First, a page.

Ban condemns attack on Afghan restaurant
United Nations: UN chief Ban Ki-moon on Friday strongly condemned the terrorist attack on a restaurant in Afghanistan which killed 21 people, including four UN staff.
The UN Secretary-General condemned in the "strongest terms the horrific attack" at a restaurant in central Kabul yesterday, a statement issued by his spokesperson said.
"Such targeted attacks against civilians are completely unacceptable and are in flagrant breach of international humanitarian law. They must stop immediately," the statement said.
Apart from the four UN personnel, an IMF representative and other foreign nationals were also killed in the attack claimed by the Taliban.
In a press statement, the powerful UN Security Council reiterated its serious concern at the threats posed by the Taliban, al Qaeda and illegal armed groups to the local population, national security forces, and international military and international assistance efforts in Afghanistan.
"The members of the Security Council underlined the need to bring perpetrators, organisers, financiers and sponsors of these reprehensible acts of terrorism to justice, and urged all States, in accordance with their obligations under international law and relevant Security Council resolutions, to cooperate actively with the Afghan authorities in this regard," the statement said.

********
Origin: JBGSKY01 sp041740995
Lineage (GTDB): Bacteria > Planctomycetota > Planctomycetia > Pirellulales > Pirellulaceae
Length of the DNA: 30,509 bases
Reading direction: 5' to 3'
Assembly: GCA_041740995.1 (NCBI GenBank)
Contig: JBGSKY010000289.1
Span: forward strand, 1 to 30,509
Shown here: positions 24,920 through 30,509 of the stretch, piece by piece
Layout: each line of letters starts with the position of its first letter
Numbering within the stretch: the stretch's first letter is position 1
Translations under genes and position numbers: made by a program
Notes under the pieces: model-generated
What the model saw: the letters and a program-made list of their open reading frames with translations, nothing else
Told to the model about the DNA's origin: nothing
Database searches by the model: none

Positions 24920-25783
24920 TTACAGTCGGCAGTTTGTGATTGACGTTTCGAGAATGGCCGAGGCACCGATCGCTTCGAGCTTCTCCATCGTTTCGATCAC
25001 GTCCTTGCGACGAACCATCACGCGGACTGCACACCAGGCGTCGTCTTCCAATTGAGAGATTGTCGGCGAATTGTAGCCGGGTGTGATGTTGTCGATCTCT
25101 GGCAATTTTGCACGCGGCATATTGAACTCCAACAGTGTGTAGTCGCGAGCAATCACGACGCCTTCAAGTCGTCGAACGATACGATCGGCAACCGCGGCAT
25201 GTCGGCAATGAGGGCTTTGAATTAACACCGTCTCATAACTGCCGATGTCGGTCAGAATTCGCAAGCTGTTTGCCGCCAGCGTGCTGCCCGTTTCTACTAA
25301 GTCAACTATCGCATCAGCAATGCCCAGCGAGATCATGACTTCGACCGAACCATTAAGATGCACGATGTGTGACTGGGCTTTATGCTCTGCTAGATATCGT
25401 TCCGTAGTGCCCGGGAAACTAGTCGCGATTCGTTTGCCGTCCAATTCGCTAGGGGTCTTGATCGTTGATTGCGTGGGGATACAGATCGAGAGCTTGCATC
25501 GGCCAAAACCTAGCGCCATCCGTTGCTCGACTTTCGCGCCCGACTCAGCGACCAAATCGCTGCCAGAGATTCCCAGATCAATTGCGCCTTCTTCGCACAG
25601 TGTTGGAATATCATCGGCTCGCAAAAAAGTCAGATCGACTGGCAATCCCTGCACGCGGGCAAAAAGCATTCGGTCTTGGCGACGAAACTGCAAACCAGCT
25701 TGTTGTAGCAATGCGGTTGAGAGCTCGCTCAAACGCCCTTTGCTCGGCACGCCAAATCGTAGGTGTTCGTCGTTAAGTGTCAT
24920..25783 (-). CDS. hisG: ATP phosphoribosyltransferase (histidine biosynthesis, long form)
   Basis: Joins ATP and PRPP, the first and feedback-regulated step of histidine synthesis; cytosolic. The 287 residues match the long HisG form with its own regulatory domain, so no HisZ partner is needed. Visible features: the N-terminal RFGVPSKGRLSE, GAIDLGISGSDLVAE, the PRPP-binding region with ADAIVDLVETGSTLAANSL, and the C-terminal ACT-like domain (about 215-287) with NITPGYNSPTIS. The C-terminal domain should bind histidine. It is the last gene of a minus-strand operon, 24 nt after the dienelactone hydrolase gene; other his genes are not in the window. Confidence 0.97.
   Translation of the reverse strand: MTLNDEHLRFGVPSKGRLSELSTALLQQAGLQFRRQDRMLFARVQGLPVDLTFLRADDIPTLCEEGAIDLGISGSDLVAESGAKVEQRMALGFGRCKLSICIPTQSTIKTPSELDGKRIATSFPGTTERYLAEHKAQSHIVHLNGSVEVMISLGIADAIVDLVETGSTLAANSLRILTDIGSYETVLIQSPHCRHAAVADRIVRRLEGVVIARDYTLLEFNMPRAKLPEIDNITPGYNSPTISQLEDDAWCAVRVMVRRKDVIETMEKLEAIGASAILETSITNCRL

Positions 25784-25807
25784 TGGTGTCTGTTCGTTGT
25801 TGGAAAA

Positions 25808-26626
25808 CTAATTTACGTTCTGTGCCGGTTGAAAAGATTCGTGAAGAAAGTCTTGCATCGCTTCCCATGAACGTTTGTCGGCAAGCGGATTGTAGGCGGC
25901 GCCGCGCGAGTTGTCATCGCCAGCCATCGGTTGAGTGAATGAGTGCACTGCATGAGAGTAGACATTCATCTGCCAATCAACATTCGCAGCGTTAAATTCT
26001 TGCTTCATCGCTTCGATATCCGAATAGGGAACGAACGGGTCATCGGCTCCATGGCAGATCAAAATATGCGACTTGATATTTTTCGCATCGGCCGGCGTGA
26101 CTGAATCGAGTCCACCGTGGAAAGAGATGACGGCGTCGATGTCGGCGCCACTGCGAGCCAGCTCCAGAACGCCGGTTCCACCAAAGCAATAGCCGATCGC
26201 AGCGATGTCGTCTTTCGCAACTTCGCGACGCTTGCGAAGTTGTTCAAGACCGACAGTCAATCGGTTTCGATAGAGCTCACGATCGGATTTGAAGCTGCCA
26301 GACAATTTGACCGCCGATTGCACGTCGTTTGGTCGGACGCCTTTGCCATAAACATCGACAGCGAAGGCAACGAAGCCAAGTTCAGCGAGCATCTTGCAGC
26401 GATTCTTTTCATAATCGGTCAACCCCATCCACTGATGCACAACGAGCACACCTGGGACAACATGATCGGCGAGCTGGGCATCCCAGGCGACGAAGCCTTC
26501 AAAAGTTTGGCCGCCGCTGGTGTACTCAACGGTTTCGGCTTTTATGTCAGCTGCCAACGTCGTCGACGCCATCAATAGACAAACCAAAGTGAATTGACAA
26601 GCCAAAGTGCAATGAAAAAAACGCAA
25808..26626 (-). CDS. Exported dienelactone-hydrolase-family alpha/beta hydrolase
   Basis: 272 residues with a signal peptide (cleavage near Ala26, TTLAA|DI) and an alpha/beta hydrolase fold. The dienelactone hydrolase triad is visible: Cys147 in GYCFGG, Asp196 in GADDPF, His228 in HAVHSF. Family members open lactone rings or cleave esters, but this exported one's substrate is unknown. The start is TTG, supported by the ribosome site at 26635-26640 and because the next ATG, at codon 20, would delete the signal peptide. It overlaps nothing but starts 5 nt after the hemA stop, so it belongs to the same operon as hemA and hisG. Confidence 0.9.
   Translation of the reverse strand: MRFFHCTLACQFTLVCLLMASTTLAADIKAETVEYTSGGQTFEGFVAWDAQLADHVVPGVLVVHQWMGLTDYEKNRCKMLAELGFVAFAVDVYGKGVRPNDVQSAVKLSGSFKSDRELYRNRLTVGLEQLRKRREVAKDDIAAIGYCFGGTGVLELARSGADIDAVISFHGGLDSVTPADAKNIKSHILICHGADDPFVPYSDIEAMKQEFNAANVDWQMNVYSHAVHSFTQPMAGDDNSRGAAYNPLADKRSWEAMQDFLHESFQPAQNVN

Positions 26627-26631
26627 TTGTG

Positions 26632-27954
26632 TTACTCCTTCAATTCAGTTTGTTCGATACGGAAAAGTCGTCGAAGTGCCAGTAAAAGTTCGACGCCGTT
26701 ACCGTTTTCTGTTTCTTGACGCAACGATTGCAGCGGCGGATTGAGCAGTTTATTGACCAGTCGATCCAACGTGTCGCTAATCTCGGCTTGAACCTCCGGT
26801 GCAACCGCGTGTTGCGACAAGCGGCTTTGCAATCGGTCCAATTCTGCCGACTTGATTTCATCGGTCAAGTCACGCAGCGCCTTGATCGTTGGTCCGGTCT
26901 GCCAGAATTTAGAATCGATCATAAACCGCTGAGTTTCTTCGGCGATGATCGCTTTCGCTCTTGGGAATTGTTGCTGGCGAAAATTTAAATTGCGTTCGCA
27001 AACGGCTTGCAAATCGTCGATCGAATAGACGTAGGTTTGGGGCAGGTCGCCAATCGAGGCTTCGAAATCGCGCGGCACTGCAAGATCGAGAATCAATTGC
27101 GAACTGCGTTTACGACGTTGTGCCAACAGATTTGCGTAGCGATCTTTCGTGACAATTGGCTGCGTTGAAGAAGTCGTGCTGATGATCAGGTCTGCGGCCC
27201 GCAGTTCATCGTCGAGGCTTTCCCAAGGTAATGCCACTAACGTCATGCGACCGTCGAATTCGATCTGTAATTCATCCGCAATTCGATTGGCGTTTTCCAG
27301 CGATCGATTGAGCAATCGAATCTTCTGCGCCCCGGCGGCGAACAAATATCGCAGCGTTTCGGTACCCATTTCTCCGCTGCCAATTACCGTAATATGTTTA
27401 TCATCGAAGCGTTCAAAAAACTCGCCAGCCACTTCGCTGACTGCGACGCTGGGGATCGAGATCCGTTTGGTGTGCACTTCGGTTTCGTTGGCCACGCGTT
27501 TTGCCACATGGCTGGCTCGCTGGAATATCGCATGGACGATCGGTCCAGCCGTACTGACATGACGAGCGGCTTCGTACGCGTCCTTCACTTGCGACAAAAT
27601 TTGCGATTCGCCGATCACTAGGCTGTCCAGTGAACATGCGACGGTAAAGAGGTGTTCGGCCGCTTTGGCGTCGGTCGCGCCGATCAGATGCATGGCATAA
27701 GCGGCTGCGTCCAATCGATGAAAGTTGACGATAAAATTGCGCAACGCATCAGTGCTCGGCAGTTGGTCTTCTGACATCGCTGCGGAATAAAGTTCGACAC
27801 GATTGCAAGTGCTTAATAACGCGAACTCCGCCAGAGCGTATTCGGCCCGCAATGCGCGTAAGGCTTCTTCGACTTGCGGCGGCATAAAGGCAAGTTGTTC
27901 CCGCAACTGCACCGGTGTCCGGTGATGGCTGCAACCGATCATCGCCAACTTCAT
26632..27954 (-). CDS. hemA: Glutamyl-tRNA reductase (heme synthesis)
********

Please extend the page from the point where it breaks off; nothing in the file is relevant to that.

The 15-nation Council said that no terrorist act can reverse the path towards Afghan-led peace, democracy and stability in Afghanistan, which is supported by the people and the Government of Afghanistan and the international community.
Deploring the attack in the "strongest terms", the UN Assistance Mission in Afghanistan (UNAMA) said it is seeking to verify the status of all UN personnel and reiterated its condemnation of attacks that deliberately target civilians as gross violations of international humanitarian law.
"This violence is unacceptable and must stop immediately," UNAMA head Jan Kubis said in a statement.
In his latest quarterly report on the UNAMA to the Security Council last month, Kubis had said that Afghanistan continues to make progress in enhancing its stability ahead of the withdrawal by the end of this year of the international forces that have sought to bring security there for the past 12 years.
He, however, warned that international support would be required through at least another decade for the ambitious security, political and economic transformations envisaged for a country that has known little peace or stability for over the past 35 years.
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